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HomenewsWorldSouth Africa Classifies Afrikaans as ‘Foreign’

South Africa Classifies Afrikaans as ‘Foreign’

In Language Magazine's January 2022 issue, Ray Mwareya reports on claims of reverse racism against the language of oppression

South Africa’s government has touched off a storm after it moved to classify native Afrikaans as a “foreign language.” For clarity’s sake, here is a hypothesis: this move would be similar to the US secretary of education suddenly waking up and classifying English as a foreign language in America’s school curriculum.

Afrikaans is a locally constructed dialect of the original European Dutch language. White colonial settlers of Dutch, Germanic, and French origins constructed Afrikaans on landing in South Africa in the 1600s. Their descendants number four million today in South Africa. Black South Africans make up roughly 47 million out of the nation’s 60-million-strong population.

“Afrikaans has a sensitively contested history as the language of Black enslavement and racist apartheid law enforcement in South Africa. For Black South Africans, Afrikaans is a scene of a colonial crime,” says Kudakwashe Magezi, a sociologist and immigration rights activist in South Africa.

“For example, on 16 June 1976, thousands of Black South African kids in Soweto township, South Africa, marched against the colonial government’s initiative to impose Afrikaans as the exclusive classroom language of instruction and force Black students to recite the Lord’s Prayer. Between 400 to 700 ‘rebellious’ Black students were murdered by White Afrikaans policemen in a day.”

Language of Instruction
Since the end of racist apartheid rule in South Africa, Afrikaans has been one of the country’s eight official languages and is the third most spoken language in the country. But as Black South African postcolonial nationalism takes root, there have been gradual efforts to dismantle the use of Afrikaans as part of a mission to revive marginalized Black South African languages.

So, in October 2020, Mr. Blade Nzimande, the South African minister of education, proposed an education bill that seeks to force South Africa’s universities to designate more studies in previously marginalized Black South African languages and address the linguistic injustices of European colonialism in the country. Afrikaans was quickly designated a ‘foreign’ European language whose use in South Africa’s universities’ faculties must be discouraged.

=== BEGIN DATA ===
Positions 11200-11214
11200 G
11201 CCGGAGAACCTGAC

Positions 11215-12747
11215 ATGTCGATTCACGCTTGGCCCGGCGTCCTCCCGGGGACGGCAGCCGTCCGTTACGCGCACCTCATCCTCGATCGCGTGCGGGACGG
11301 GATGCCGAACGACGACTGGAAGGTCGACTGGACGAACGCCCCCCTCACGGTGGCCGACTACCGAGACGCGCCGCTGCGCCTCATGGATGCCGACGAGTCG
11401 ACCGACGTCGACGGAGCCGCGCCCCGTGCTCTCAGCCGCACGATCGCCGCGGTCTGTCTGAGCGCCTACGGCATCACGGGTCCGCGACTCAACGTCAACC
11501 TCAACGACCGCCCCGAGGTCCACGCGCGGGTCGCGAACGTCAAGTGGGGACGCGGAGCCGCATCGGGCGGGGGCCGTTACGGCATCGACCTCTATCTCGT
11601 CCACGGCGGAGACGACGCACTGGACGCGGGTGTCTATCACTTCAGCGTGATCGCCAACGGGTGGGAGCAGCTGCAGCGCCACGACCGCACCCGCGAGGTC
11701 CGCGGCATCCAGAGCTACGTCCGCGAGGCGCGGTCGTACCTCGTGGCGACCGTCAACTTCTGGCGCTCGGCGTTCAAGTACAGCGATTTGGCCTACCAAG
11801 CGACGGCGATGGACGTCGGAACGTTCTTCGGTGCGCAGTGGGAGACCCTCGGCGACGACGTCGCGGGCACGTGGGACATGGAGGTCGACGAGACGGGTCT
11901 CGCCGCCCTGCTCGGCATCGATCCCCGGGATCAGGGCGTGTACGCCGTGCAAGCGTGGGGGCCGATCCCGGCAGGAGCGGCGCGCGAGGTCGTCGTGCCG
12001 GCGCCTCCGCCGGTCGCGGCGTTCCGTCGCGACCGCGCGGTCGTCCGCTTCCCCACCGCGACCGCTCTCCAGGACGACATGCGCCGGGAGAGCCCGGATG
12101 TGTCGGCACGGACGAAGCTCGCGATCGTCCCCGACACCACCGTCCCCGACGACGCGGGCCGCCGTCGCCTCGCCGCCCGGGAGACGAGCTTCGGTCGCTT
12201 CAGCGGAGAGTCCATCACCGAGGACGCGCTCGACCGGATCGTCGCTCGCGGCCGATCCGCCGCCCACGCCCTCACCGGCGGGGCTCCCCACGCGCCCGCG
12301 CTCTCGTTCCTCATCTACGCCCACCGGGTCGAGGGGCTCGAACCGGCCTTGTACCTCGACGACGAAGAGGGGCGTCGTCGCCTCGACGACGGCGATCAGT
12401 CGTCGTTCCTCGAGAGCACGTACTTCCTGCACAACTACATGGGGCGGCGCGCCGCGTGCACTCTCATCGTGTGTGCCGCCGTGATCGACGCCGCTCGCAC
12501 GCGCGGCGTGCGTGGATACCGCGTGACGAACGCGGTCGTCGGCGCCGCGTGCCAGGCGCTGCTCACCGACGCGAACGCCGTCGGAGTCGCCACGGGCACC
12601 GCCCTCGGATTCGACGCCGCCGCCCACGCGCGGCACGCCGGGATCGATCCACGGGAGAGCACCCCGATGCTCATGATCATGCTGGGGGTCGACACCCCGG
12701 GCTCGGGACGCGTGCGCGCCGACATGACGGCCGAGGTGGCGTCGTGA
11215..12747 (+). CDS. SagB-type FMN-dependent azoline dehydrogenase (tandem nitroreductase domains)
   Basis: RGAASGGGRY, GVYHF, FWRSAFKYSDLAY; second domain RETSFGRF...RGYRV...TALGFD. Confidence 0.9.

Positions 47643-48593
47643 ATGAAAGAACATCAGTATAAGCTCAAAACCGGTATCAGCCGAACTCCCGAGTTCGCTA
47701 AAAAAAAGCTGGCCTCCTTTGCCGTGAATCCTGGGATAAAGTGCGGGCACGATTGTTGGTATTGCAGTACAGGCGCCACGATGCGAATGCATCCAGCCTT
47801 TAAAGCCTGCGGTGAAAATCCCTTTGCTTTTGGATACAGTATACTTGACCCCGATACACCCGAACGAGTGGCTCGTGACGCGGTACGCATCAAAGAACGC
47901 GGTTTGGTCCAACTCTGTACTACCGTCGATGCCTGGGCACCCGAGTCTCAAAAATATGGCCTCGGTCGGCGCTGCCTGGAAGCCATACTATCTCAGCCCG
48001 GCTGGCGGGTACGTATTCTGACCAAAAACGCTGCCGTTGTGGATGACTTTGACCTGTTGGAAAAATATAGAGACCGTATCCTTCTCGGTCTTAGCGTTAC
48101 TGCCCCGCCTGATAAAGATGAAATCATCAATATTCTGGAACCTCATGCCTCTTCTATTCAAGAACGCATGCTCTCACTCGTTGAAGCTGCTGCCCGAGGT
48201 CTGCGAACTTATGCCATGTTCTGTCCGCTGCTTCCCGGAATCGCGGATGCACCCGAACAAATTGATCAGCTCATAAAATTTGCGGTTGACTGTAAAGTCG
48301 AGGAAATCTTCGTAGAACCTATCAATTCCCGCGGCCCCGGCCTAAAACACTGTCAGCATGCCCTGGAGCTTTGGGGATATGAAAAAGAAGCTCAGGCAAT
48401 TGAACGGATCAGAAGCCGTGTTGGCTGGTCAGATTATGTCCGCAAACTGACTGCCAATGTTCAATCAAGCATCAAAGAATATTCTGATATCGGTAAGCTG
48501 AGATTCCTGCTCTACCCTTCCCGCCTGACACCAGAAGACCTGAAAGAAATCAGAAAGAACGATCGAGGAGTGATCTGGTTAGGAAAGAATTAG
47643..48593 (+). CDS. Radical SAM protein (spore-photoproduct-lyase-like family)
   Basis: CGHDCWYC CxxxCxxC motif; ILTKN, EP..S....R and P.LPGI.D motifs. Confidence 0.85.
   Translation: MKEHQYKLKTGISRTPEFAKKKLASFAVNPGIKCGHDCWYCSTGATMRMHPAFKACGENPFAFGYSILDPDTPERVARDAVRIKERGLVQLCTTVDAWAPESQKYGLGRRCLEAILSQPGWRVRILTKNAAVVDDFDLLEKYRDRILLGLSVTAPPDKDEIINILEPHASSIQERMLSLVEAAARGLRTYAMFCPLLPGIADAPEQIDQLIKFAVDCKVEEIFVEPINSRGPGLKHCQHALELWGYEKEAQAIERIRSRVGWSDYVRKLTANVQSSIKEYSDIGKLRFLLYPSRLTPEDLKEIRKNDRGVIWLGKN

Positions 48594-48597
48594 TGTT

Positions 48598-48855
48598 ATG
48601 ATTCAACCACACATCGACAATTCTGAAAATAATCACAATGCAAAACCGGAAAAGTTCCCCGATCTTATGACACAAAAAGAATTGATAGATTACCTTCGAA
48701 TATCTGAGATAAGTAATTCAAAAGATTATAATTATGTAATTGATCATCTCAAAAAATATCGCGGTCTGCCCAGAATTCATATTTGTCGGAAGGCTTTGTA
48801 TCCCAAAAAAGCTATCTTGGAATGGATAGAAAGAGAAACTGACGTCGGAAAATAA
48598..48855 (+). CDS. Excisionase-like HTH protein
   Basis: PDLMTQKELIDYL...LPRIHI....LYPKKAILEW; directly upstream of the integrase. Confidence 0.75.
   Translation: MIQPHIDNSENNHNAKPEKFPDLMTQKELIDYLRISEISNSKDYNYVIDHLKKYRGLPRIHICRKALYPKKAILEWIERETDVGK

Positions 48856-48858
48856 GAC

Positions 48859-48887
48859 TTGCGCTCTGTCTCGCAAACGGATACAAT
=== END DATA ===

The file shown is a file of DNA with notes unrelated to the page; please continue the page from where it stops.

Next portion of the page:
Leaders of the White Afrikaans-speaking minority community in South Africa, who are essentially descendants of Dutch colonists, have hauled South Africa’s government before courts and the UN Educational, Scientific, and Cultural Organization over the attempt to reclassify Afrikaans as a foreign language.

“This is disgusting reverse racism,” says Leon Schreiber, a White Afrikaans-speaking lawmaker of Dutch ethnicity. Mr. Schreiber accuses the Black postcolonial South African government of bigotry and hatred of Afrikaans culture and language.

“White Afrikaans-speaking students are restricted to only 5% of places in medical schools, they are effectively stood down in army, post office, police, banking jobs in favor of Black interns. The South Africa education minister openly hates the Afrikaans language,” says Mr. Schreiber.

The Afrikaans-speaking community in South Africa is asking why the language is suddenly being classified as foreign in the country while English, another colonial European language, remains untouched.

“This is the height of myopic discrimination. Afrikaans is invented in South Africa, not in Europe in Holland,” fumes Alana Bailey of Afriforum, a White foundation that works to advance Afrikaans speakers’ language, education, and community rights in South Africa. In May 2021, Afriforum sued the University of South Africa for discrimination because it had removed Afrikaans as the language of instruction at the university. Afriforum won the case in September, when the South Africa Supreme Court declared that the designation of English as the only official language of instruction at the University of South Africa was unconstitutional. The court further affirmed that students of all ethnicities in South Africa have a right to be instructed in their mother languages rather than being subjected to English.

“It was a glorious judgment,” says Bailey. “The racist attempt to marginalize Afrikaans language in postcolonial South Africa is simply that—racist and shameful.”

Reverse Racism
Supporters insist that Afrikaans, an off-shoot of the European Dutch language, has roots (similes, verbs, accents, cues) constructed in South Africa over 400 years.

“This reclassification of the Afrikaans language as foreign is a pattern of the reverse racism currently endured by White Afrikaans South Africa citizens,” adds Bailey.

However, Mr. Nzimande insists that he harbors no prejudice against the Afrikaans language: “The White right wing is over-occupied with the supremacy of Afrikaans language only and thus ignoring the nine other languages in postcolonial South Africa. We are now a diverse, democratic South Africa, and Afrikaans has no special lead over other languages.”

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